There is a module connector 140 coupled to at least one of the first face 172 and the second face 174 of the transmission portion 170 of the motherboard 115. There is preferably at least one module connector 140 coupled on each side of the motherboard 115. It is possible for the motherboard 115 to accommodate a first plurality of module connectors 140 on the first face 172 and a second plurality of module connectors 140 on the second face 174. In order to efficiently organize the modules 120,130 that are to be mounted in, or otherwise coupled to, the frame 100, the module connectors 140 are placed in a vertical configuration along the motherboard 115, either spaced apart or stacked upon one another. The module connectors 140 are preferably coupled to the motherboard 115 opposite one another and are connected to a common passthrough connector or group of connectors (not shown) on transmission portion 170. The module connectors 140 are preferably substantially C-shaped in configuration, but may be any shape that is effective to perform its desired function. The module connectors 140 are capable of providing power, control information, binary data, and other forms of data to the modules 120, 130 from the motherboard 115. Power flows from the power supplies through the motherboard 115 to the connectors 140 and ultimately to first modules 120. It is also possible for power to flow to second module 130. The module connectors 140 also allow the transfer of information between modules 120, 130.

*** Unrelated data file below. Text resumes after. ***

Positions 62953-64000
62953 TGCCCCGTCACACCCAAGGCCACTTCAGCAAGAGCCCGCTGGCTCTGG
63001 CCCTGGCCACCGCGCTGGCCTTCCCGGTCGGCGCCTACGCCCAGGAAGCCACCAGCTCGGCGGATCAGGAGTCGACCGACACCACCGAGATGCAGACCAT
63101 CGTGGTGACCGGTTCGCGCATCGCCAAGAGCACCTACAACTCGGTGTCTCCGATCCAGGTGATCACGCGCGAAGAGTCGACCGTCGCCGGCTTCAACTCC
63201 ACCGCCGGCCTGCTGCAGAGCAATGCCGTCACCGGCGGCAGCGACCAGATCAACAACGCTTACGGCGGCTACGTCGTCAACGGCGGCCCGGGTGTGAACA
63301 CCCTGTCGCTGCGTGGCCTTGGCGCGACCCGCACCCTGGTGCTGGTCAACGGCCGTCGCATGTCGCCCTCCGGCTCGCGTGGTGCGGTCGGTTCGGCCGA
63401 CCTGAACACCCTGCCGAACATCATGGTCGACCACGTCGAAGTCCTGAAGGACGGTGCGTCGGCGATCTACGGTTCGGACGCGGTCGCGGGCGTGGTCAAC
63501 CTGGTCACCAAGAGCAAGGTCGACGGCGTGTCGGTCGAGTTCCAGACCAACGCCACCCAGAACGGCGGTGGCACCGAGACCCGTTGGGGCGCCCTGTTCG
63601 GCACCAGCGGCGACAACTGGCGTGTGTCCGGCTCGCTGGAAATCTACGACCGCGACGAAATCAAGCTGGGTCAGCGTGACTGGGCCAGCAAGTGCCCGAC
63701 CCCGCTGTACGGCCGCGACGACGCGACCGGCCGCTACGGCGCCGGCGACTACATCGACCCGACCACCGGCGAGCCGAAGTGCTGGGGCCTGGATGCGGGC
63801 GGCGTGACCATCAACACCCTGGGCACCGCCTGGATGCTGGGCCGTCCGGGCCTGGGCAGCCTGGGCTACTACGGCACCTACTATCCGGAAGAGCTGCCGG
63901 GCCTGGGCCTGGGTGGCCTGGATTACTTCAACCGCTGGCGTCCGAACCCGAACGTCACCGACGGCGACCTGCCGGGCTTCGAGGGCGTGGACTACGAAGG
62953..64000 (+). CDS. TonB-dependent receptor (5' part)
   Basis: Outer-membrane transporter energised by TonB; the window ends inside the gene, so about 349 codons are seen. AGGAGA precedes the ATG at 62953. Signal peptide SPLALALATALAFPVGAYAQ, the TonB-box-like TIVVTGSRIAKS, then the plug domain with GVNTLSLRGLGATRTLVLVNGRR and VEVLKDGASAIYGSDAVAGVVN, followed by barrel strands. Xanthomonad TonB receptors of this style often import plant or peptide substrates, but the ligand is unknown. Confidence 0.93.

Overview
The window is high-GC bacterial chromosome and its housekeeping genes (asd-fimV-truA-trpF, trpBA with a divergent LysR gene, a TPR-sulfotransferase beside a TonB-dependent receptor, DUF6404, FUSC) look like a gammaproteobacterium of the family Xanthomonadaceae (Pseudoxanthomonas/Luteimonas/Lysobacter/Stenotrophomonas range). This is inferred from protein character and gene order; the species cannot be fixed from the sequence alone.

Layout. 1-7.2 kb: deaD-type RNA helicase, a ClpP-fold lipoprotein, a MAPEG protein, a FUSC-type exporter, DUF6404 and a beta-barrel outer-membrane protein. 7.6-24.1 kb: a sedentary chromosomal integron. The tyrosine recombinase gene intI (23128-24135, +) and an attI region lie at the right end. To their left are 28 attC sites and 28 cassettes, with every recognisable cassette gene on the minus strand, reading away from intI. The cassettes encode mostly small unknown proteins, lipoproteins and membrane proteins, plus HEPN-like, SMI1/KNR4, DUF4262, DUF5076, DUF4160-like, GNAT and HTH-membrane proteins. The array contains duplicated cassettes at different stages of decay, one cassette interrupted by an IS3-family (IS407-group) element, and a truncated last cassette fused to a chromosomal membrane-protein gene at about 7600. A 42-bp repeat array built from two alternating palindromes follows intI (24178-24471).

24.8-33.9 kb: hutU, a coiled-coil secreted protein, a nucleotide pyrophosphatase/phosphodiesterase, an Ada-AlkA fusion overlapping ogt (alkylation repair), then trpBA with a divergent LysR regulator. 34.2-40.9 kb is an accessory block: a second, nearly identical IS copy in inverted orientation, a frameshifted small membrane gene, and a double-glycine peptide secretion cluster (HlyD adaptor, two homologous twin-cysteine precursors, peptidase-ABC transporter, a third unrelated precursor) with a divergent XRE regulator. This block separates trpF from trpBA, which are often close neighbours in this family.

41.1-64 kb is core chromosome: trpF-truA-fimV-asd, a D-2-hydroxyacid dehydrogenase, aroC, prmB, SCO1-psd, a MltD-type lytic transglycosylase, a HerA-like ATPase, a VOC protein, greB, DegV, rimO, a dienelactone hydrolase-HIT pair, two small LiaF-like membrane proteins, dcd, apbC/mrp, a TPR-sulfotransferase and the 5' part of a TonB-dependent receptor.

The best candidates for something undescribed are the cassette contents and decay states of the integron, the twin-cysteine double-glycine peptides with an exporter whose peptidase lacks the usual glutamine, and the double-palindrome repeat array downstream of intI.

The motherboard 115 defines an opening 150 that extends through the motherboard 115 from the first face 172 to the second face 174. This opening 150 allows direct connection between modules 120,130 while still maintaining a great deal of inter-module connectivity through the motherboard 115. There are as many openings 150 as the maximum number of sets of module connectors 140. An opening 150 is situated adjacent each set of module connectors 140 for reasons which will be explained below. There are also module connectors 140 coupled to the transmission portion 170 adjacent a first end 177 of the motherboard. There must be space left between the motherboard 115 and the support structure 110 to allow for insertion of the modules 120, 130 at this location as best seen in FIG. 3. The lowermost opening in the motherboard 115 may be provided as a recession or cut-out (not shown) in a bottom edge of the motherboard 115.